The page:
HI, T, TDW
T, TE, ShDW, PodWt/pl, SeedWt, HaulmWt, TDM, DWInc,
LA, SeedWt, PodWt/pl, TDM, T, SLAHar, Biomass, ShDW, DWInc, TE
SLA, HaulmWt, SCMR, ShDW, TE
SCMR, ISC, LA
SCMR, PodWt/pl, HaulmWt, LA, TE
InitialDW, SLA, Delta13C04
T, HaulmWt, ISC, Biomass, SLA, SCMR, TE, TDM
SLA, SCMR, T, ShDW
HI, VegWt/pl, TDW, PodWt/pl, ShDW
SCMR, HI, SLA
TDW, SCMR, T
Marker polymorphism and genetic maps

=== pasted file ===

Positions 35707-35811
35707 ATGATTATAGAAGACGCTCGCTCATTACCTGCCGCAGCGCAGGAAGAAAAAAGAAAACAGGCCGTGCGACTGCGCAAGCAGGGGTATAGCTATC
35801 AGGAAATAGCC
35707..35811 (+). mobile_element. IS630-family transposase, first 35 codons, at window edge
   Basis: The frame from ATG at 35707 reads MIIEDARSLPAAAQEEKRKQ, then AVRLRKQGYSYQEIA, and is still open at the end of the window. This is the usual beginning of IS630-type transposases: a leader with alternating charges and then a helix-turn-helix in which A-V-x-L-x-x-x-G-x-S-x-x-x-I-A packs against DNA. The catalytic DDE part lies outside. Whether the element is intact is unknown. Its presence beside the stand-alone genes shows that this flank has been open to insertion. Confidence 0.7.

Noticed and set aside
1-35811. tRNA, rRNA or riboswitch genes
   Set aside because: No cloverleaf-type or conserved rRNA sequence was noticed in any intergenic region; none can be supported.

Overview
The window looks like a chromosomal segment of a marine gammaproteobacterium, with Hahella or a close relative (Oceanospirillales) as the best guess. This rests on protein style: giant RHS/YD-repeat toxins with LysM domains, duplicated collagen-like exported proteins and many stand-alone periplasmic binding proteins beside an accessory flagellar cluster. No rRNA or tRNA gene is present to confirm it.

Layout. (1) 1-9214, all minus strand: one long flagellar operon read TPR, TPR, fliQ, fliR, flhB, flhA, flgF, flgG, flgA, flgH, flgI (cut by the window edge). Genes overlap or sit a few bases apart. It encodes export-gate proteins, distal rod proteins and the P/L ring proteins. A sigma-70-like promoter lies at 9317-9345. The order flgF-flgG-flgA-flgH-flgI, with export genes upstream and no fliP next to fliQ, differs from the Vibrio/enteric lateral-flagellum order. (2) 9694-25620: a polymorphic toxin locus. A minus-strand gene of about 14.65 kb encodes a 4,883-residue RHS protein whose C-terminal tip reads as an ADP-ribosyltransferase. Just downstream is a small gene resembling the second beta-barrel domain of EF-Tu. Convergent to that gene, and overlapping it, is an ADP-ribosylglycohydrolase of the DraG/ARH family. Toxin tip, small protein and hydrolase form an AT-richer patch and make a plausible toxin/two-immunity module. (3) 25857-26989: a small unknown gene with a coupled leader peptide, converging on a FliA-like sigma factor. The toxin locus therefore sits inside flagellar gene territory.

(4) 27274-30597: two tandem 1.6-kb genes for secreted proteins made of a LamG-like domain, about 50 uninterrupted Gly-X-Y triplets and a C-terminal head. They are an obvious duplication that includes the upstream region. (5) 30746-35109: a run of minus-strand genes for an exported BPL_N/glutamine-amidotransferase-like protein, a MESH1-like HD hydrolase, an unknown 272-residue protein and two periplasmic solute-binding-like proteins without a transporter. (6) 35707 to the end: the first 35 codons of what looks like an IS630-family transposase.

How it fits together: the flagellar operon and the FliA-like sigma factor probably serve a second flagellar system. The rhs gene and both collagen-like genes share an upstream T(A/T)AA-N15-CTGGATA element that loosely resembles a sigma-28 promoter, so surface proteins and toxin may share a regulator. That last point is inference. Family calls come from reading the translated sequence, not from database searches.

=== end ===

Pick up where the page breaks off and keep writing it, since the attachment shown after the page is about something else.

Screening of a large number of SSR markers (3,215) on the parental genotypes of all three mapping populations showed a very low level of polymorphism (RIL-1: 6.69%, RIL-2: 3.91% and RIL-3: 2.7%). This may be attributed mainly to two reasons: (1) narrow genetic diversity in the cultivated groundnut gene pool (Young et al. 1996; Varshney et al. 2009a; Hong et al. 2010; Ravi et al. 2011, Sarvamangala et al. 2011), and (2) highly conserved region (cDNA) as the source of the majority (94% expressed sequence tag-derived) of the SSR markers used (Varshney et al. 2005). Eight SSR markers (TC3G01, pPGSSeq9H08, IPAHM108, PM733, GM1971, GM1992, GM723 and GM635) in the RIL-1 population (Varshney et al. 2009a; Ravi et al. 2011) and two markers (GM2724 and GM2233) in the RIL-2 population amplified more than one polymorphic loci. Amplification of more than one locus, due to the polyploid nature of the crop, has been reported in earlier studies (Hopkins et al. 1999; Krishna et al. 2004; Kottapalli et al. 2007; Varshney et al. 2009a, b; Ravi et al. 2011, Hong et al. 2010). This also suggests variability between genomes for these loci and their potential use in comparative mapping between the AA and BB genomes.